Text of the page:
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Over-estimating your experience or under-estimating the terrain in a place like Big Bend can result in serious injury or death. Use the information and advice found here wisely. Climb/Hike/Camp/Drive at your own risk.

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First Timer New Year's Trip

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Offline Slyd

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First Timer New Year's Trip
« on: December 03, 2015, 10:18:55 AM »
I have lived in Texas my whole life but for some reason never made it down to Big Bend and decided to change that this New Year's.  This trip will mostly be car camping style as I don't have my backcountry gear set up yet.  I have hiked Guadalupe Peak, Wheeler Peak in NM, and Latir Peak Wilderness in NM.  I wanted ask and see it there will be site's available during this time. This is my game plan. 

Day 1 -  Lubbock to Alpine and take the Big Bend Bewery Tour then get a hotel room in Terlingua for the night.
Day 2 -  Day Hike Emory Peak and car camp in the Basin.
Day 3-  Bouquillas and Hot Springs camp at Rio Grande Village.

I am not trying to do too much but do want to take in as much of the park as I can so I can come back and do some backcountry loops in the future.

Thanks.

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Offline mule ears

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Re: First Timer New Year's Trip
« Reply #1 on: December 03, 2015, 04:34:12 PM »
Welcome to the board!

It depends on when you are planning on actually arriving.  There are no online reserveable sites left in the Basin for New Years itself, the first available is not until the 4th.  But I believe that not all sites are available for reservation online, Richard I think knows for sure, so getting there early in the morning and roaming around to see if something opens up is also an option.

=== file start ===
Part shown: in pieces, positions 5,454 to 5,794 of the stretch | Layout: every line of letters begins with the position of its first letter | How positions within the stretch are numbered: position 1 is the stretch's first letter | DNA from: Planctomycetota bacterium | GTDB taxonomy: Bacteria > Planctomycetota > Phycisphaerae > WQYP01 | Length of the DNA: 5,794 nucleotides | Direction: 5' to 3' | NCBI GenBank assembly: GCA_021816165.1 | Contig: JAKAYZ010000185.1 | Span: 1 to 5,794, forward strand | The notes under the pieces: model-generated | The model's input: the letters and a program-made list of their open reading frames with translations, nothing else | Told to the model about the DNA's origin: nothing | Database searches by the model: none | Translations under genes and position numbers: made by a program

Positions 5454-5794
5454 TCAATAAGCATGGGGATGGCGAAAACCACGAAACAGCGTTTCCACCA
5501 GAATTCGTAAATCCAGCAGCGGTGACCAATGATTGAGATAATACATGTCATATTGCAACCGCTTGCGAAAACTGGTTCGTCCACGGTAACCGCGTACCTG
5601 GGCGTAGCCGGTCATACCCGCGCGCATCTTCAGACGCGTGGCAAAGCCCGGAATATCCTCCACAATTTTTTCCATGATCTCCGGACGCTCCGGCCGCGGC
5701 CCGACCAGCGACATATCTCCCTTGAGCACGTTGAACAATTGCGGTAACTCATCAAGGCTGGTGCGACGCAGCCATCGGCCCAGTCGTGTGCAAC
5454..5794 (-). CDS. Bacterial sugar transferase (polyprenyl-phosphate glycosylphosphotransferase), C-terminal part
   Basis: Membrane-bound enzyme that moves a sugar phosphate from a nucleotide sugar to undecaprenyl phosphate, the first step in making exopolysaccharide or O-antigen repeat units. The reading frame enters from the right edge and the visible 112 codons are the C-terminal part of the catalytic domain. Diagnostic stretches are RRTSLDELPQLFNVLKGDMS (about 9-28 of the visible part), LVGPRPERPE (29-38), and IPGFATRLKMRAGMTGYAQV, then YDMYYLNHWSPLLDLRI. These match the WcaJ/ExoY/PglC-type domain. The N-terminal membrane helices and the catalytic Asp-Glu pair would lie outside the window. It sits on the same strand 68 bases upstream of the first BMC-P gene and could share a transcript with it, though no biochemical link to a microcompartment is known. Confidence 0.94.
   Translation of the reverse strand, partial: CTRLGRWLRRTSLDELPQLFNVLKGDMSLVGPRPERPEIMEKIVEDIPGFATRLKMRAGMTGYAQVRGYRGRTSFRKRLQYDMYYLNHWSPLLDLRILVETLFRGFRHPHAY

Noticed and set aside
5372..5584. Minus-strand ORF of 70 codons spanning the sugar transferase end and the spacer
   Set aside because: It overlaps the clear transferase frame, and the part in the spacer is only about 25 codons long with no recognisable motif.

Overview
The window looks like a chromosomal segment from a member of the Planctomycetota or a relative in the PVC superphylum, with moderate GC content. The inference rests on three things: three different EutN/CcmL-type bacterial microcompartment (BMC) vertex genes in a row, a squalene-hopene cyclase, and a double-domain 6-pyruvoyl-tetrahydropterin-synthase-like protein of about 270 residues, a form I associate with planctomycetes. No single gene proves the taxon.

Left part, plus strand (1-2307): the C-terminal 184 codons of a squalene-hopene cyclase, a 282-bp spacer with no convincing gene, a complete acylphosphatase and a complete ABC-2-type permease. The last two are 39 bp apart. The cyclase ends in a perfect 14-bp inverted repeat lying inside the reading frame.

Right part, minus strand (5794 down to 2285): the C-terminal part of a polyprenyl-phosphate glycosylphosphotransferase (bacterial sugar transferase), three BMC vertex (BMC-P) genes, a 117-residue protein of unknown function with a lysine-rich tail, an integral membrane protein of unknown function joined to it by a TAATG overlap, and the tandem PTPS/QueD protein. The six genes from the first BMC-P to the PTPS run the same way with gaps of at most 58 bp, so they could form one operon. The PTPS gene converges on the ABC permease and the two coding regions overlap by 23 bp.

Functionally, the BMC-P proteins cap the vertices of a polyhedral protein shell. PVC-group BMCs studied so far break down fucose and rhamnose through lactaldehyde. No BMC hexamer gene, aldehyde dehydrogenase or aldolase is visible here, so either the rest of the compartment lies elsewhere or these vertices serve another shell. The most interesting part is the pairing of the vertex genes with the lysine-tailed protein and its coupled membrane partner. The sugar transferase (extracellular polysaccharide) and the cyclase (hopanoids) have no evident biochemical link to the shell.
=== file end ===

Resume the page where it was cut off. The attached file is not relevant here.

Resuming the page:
This is the page about campground reservations with links to the reservations pages.

looks like you have a few options down at RGV
temperatures exceed 100 degrees F
minimum 1 gallon water per person/day
no shade, no water
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Offline Geezer

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Re: First Timer New Year's Trip
« Reply #2 on: December 03, 2015, 08:59:58 PM »
ME is correct, not all of the sites are reservable on line. In fact, many of them are not reservable, among those most of the best sites in the campground. Get there early, roam around looking for people leaving and debrief the campground host about what sites will become available that morning. At that time of year, however, you may not find one in The Basin.

Geezer

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Offline Slyd

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Re: First Timer New Year's Trip
« Reply #3 on: December 04, 2015, 09:30:57 AM »
Thanks,  Sounds like I need to get up early on the 1st and see if any first-come first server spaces are open on the 1st and if not see what is open outside the Basin. 

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Offline Quatro

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Re: First Timer New Year's Trip
« Reply #4 on: December 04, 2015, 11:11:41 PM »
Another option would be to leave from Terlingua and drive the Maverick Road down to Cottonwood Campground and get a site early.  Your odds are probably best at this  campground. I think it is open all winter.  Then you can hike Santa Elena Canyon and drive back up the Ross Maxwell Highway taking whatever short hikes off it that you want.  I think this drive is the best in the park.

On Day 3 you can drive straight to the Basin to look for a site early.  If you are running late, you can just hike a portion of the Lost Mine Trail instead of Emory.  Or Emory if you start early.  Or get your campsite, hike Lost Mine and the very short Window View Trail and then go to the Hot Springs.

I'd choose the west side of the park instead of the east side if my time was short.  If visiting Boquillas is a high priority though,......your original plan is fine.
When the going gets weird, the weird turn pro - HST

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Offline tandl

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Re: First Timer New Year's Trip